This case involved an appeal to the High Court by Mr A, a Biomedical Scientist challenging the decisions made by the Conduct and Competence Committee (the Panel) of the Health and Care Professions Council (HCPC) dated 10 September 2013 and 6 April 2017.
Decision of 10 September 2013
1) A failure to disclose a conviction for driving whilst disqualified on his application to the HCPC for registration. An allegation that this non-disclosure was dishonest was rejected by the Panel.
2) A failure to inform his employer and the HCPC that he had been convicted of common assault. It was found that this failure was deliberate and dishonest.
3) That he had made discriminatory remarks to a colleague.
The Panel found that the proved facts amounted to misconduct and that Mr A’s fitness to practise was impaired. The Panel imposed a Suspension Order for a period of twelve months.
Mr A lodged an appeal against the decision of the Panel and the appeal was heard on 5 March 2014. He cited six grounds of appeal. It was noted by the Judge that Mr A faced an “uphill challenge” given the nature of the Panel’s findings, which were factual conclusions arrived at by “a specialist tribunal which had and deployed its advantage of hearing the evidence from live witnesses”. That advantage, it was said, was “particularly relevant in relation to the finding of dishonesty and the finding that Mr A made discriminatory remarks”.
The Court concluded that none of the grounds of appeal were made out and that the Panel’s decision was not wrong. Mr A’s appeal was therefore dismissed.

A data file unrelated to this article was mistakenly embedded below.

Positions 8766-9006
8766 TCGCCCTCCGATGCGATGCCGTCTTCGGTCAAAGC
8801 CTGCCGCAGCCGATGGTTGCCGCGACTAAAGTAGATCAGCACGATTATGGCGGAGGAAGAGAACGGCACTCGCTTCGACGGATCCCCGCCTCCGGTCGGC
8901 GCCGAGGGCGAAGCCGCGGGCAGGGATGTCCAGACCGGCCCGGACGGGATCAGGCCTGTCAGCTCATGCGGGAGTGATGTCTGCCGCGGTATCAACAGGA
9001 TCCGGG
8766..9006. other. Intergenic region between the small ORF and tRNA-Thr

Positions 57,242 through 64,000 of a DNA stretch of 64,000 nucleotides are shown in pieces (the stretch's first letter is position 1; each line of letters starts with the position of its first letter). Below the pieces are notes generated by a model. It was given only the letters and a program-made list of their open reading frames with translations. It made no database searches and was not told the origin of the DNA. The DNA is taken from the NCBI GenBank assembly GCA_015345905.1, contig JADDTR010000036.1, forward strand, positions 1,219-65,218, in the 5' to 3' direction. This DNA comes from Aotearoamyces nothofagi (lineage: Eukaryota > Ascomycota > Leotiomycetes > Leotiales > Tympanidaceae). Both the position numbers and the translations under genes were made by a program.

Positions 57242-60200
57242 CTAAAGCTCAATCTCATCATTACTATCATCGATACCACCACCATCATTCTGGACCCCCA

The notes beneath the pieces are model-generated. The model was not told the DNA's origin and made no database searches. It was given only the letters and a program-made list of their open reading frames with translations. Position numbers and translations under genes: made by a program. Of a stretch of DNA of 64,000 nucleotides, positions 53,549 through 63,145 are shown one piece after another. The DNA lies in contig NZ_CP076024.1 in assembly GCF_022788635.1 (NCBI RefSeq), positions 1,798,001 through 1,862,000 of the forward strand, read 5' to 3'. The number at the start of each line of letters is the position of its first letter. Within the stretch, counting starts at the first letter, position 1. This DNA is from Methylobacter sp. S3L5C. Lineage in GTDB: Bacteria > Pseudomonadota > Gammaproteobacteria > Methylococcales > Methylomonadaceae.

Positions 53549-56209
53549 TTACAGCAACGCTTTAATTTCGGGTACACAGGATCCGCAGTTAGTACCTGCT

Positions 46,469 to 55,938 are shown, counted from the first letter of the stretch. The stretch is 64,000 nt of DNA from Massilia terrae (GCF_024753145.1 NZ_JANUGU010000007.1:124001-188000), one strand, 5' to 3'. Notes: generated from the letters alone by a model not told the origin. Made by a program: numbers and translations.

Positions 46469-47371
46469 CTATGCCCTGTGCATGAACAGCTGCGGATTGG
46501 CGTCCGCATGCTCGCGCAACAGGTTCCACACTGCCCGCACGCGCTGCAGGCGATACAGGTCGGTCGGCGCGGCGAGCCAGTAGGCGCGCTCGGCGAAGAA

Following this decision, the Suspension Order imposed by the Panel in September 2013 came into effect, commencing on 5 March 2014
The Suspension Order was reviewed on a number of occasions pursuant to Article 30(1) of Health and Social Work Professions Order 2001.
The first review occurred on 2 February 2015, and the Panel decided to extend the suspension by a further 6 months. At the end of that period, in August 2015, there was a further review. The Panel were satisfied that Mr A had shown some insight into his failings but were concerned that he had been out of practice for around 18 months and had not provided evidence of Continuing Professional Development. The Panel concluded that his fitness to practise was impaired, and replaced the Suspension Order with a Conditions of Practice Order for a period of 12 months. In August 2016, a further review was held. On this occasion, the Panel imposed a Conditions of Practice Order for a period of 9 months.